(Jefferson City) (AP) – A state audit questioned Thursday whether the Missouri lieutenant governor’s office has the authority to create a planned government waste reporting website and whether his office can ensure the confidentiality of tipsters who use it.
The Missouri Waste Report aims to help government employees and the public to report examples of government waste and abuse. Lawmakers increased the budget of Republican Lt. Gov. Peter Kinder’s office by about $38,000 to pay for it. Through July, the office spent about $2,700 with another $1,189 coming from Kinder’s campaign committee. The website is not yet online.
A regularly scheduled audit of the lieutenant governor’s office rated its overall performance as “good” while raising questions about the website. Auditors said the lieutenant governor generally lacks statutory authority to investigate suspicions of misused money, and that means the office does not have legal authority to access information to properly review allegations. There also is no authority to shield reports and the people lodging them from disclosure under Missouri’s open records law.
Further, the auditor’s office said other officials and agencies have the authority to investigate fraud and misuse of public funds.
The Missouri lieutenant governor advocates for seniors and military veterans, serves on state housing, tourism, and other commissions and presides over the 34-member Senate while breaking tie votes. The officeholder also takes over if the governor dies or is removed from office. Kinder is serving his third term.
Deputy Auditor Harry Otto said the waste reporting website is well-intentioned.
Yet, “there’s no specific statutory authority for the lieutenant governor’s office to have this website, and once it’s established, there’s a question of how much authority he would have to pursue an investigation and how could he require state agencies, divisions, boards to respond to his requests,” Otto said.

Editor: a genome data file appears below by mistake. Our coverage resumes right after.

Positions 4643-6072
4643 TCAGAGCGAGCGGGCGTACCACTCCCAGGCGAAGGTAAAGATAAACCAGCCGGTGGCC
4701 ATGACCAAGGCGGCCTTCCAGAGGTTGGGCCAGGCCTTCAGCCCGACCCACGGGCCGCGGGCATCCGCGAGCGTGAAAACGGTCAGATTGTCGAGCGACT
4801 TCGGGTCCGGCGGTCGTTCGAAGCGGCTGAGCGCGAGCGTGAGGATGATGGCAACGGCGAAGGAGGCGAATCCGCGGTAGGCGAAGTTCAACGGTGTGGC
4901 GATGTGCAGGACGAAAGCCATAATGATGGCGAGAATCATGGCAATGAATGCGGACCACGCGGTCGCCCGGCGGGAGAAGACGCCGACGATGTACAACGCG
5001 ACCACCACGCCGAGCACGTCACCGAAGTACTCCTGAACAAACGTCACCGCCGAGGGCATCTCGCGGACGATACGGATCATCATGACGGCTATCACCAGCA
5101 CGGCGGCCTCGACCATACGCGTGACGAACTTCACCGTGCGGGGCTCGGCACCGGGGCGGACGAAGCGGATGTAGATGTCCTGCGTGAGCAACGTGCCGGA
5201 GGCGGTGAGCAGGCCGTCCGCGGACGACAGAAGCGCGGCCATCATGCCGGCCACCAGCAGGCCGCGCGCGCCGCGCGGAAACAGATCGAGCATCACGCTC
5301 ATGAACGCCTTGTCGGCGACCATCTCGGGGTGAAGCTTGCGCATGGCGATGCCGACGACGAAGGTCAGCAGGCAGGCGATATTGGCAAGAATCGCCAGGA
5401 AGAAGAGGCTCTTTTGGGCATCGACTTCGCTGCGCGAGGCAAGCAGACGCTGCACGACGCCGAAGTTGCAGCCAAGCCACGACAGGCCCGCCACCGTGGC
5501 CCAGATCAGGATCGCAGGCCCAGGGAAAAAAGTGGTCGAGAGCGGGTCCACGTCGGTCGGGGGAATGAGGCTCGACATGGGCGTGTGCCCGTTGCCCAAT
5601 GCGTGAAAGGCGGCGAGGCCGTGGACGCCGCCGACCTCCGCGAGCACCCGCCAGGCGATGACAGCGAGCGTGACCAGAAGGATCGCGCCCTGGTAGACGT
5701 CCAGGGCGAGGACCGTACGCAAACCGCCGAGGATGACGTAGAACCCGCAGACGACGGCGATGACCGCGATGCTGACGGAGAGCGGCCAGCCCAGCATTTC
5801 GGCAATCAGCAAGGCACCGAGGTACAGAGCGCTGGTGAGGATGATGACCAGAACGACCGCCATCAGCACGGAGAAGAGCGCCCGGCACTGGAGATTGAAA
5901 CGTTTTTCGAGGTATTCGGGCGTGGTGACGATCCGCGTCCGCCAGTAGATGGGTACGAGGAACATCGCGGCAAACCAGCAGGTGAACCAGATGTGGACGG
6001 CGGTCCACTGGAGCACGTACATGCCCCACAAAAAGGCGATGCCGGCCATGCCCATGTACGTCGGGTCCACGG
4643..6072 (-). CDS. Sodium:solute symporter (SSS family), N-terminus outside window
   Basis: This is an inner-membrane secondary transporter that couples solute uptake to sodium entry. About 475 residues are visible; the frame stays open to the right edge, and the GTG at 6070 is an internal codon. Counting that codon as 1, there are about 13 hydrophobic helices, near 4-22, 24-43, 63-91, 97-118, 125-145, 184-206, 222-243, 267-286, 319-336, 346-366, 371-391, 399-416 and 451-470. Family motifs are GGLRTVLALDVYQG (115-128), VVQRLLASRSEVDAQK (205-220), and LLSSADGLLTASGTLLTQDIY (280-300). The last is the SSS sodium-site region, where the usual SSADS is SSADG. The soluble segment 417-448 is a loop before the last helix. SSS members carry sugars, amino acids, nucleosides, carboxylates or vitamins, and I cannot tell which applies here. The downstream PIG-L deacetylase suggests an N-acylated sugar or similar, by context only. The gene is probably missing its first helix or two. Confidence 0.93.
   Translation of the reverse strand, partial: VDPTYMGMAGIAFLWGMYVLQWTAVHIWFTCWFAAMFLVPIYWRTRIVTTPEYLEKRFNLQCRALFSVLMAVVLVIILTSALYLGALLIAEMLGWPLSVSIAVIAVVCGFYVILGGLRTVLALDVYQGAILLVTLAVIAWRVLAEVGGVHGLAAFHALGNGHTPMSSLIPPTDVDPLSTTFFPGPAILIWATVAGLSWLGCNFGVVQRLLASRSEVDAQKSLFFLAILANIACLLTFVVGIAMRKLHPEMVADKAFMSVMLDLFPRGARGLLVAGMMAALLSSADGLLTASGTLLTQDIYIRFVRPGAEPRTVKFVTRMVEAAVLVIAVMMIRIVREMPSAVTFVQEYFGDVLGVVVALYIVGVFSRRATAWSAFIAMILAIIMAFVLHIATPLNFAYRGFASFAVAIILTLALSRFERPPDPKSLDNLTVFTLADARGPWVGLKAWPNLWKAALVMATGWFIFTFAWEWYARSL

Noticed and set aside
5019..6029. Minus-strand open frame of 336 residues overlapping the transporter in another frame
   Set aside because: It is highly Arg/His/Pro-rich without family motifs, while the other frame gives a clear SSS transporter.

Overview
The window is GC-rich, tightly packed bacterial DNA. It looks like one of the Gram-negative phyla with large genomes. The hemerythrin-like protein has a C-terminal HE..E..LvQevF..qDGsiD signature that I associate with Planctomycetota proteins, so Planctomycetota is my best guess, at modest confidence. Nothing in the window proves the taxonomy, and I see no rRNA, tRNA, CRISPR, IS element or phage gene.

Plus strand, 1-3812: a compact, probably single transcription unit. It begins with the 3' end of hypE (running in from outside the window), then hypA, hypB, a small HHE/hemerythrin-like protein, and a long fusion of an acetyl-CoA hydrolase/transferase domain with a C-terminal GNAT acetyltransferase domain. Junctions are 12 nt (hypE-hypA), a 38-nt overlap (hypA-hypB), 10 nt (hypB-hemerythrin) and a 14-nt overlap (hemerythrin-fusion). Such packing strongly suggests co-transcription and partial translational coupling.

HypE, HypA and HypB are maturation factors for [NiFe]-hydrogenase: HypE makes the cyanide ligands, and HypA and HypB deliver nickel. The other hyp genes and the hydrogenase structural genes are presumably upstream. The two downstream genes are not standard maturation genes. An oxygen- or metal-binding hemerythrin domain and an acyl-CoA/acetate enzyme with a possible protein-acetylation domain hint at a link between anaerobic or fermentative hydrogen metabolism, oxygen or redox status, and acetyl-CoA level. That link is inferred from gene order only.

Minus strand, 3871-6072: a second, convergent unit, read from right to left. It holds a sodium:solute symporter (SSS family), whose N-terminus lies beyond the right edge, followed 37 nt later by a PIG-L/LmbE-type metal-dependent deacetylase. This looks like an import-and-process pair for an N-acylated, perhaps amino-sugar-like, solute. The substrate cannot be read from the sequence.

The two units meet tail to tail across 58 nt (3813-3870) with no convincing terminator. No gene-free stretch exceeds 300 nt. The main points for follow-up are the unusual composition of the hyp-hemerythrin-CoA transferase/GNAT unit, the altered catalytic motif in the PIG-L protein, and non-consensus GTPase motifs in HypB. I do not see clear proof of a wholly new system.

Otto led the audit because state Auditor Tom Schweich recused himself from reports involving Kinder. Schweich, a Republican, received $220,000 from Kinder during the 2010 auditor’s election.
Kinder pointed to his office’s overall “good” rating Thursday.
“I am pleased to receive a good rating from the auditor’s office, which shows that our office is well-managed and that the fiscal controls we have in place are sound and effective,” he said.
The lieutenant governor’s office said in a written response included with the audit that previous lieutenant governors have used the office for purposes absent specific statutory authority. It said that as the state’s official advocate for seniors, Kinder has authority to investigate allegations of “of waste, fraud and abuse of taxpayer dollars detrimental to our already vulnerable senior citizens.” Further, it noted Kinder’s role with several government boards and commissions gives him an interest in ensuring public funds are prudently spent.
Kinder’s office said it also plans to request legislation letting it keep confidential the reports it receives. Missouri lawmakers return to the Capitol in January.